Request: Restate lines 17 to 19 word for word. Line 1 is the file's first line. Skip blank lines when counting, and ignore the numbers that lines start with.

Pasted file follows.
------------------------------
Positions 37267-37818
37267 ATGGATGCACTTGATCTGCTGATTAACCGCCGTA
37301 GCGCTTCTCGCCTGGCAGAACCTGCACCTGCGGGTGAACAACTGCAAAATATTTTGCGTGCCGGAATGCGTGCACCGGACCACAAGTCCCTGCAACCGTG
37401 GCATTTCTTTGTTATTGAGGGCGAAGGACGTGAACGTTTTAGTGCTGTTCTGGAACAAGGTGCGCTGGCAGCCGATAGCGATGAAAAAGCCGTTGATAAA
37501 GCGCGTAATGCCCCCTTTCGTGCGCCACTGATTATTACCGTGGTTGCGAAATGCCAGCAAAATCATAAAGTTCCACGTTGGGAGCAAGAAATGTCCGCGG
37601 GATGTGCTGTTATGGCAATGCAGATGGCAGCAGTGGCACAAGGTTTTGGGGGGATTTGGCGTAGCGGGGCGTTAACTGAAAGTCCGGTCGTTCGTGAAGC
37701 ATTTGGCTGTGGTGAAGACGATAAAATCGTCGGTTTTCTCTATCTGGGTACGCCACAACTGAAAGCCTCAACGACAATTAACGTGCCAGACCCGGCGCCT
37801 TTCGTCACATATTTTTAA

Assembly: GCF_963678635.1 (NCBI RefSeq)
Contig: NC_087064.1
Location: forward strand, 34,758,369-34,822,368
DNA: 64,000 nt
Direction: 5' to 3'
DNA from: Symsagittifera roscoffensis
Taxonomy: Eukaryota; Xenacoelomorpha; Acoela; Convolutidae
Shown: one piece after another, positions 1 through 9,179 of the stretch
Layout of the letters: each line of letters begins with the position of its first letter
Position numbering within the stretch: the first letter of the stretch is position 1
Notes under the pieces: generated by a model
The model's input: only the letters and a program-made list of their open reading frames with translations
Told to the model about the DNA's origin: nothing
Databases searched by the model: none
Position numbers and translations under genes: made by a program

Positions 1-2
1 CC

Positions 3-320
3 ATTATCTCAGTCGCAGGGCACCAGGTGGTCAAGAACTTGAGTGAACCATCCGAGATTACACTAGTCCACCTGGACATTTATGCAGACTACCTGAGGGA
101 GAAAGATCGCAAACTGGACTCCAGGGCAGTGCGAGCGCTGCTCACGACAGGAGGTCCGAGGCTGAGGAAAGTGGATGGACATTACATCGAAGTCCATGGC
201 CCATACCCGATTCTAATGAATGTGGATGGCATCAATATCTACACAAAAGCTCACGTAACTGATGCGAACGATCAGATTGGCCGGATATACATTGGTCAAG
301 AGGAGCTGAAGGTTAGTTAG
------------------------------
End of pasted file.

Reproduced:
Layout of the letters: each line of letters begins with the position of its first letter
Position numbering within the stretch: the first letter of the stretch is position 1
Notes under the pieces: generated by a model